Tough words, but clearly this was not the approach taken by Al Gore in his movie, and to date, it seems to me, the movie is successful because it doggedly insists on focusing on the natural facts and avoids name-calling, even when it must have been tempting. His handling of the science is "admirable," say the folks at Real Climate, but when it comes to using graphs and ideas to make a point, I would go further, and call it inspired. Gore has the nerve to ask a question and leave it resonating in the mind, and then return to the same idea a half-hour later. (If you see the movie, you’ll know what I mean.) The nickel drops, we get it…we’re convinced.

But the slide-show is just half the movie. The other half is a look at Al Gore today, in an up-close-and-personal television style, with pictures of Gore going from airport to airport, flashbacks to his youth, to his time in college, to meeting Roger Revelle, to learning about the issue, and on up to the present day, tapping away at his presentation on his laptop.

This Rich criticized as a likely "test drive for a presidential run." Gore promptly denied that, and I believe him. Just look at what he says at the start of the movie. "I’ve been trying to tell this story for a long time," Gore says, "and I feel as if I’ve failed." What presidential candidate talks of failure?

As the story develops, it becomes clear that Gore is the man behind the curtain of this movie, and a man who knows his subject. He avoids alarmism, yet finds amusing ways to bring home the potential of real disaster…but spends much more time touching on our deeper connection to our home, our planet, our earth. Gore’s stolid sincerity has at last become a feature, not a bug–as they say–and the director does a fine but subtle job of linking Gore’s past (as an earnest student, in the halls and classrooms) to his present (as an earnest professor sort, walking through airports and hotel hallways with his slideshow computer).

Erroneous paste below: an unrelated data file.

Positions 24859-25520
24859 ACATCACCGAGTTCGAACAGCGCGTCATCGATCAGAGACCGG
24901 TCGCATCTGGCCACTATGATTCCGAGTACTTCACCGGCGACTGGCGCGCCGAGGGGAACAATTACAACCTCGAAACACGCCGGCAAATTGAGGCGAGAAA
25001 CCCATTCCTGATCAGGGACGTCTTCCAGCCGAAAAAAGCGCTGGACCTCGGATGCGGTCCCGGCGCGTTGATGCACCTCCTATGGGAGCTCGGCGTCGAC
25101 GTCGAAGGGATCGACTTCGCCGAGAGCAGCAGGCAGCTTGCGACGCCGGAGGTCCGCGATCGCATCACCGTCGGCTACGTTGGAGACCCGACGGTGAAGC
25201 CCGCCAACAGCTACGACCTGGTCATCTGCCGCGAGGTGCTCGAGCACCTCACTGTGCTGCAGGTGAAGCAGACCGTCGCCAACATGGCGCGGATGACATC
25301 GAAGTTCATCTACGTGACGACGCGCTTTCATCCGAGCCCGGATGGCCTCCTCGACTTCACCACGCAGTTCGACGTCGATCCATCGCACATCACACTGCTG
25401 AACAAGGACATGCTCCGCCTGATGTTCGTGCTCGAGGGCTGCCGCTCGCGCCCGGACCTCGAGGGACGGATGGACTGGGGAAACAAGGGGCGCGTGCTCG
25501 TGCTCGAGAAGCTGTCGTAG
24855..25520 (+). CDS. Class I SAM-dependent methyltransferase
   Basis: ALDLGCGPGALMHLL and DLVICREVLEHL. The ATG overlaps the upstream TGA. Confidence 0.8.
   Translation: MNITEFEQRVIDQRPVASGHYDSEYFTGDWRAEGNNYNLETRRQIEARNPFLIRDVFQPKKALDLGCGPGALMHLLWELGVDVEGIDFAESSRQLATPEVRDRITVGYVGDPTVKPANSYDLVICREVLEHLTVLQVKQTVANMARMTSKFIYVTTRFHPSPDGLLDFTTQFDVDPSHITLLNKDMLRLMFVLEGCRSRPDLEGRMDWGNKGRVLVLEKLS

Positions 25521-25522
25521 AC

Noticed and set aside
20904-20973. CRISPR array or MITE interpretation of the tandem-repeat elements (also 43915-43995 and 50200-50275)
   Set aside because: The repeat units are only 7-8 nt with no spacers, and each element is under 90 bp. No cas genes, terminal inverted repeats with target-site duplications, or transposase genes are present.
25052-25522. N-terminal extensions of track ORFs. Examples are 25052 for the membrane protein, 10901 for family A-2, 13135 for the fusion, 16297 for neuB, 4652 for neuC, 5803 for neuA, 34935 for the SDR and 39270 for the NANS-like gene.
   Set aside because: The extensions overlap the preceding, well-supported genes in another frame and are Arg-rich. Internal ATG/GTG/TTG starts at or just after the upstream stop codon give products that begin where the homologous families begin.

Who knows what the upshot will be. Many scientists doubt that we will find the political will to change our carbon-emitting behavior, and no doubt, many alleged conservatives hope that proves to be the case. But for those of us who do want to change our wasteful, reckless ways can only thank our lucky stars that someone as thoughtful and as decent as Al Gore took on the lifetime task of telling this story.

Dr. Hansen was one of the first climate scientists to say publicly that global warming was under way. In 1988, he made headlines with Senate testimony in which he declared that "the greenhouse effect has been detected, and it is changing our climate now."

When he testified again the following year, officials in the first Bush administration altered his prepared statement to downplay the threat. Mr. Gore’s movie shows the moment when the administration’s tampering was revealed.

In 1988, Dr. Hansen was well out in front of his scientific colleagues, but over the years that followed he was vindicated by a growing body of evidence. By rights, Dr. Hansen should have been universally acclaimed for both his prescience and his courage.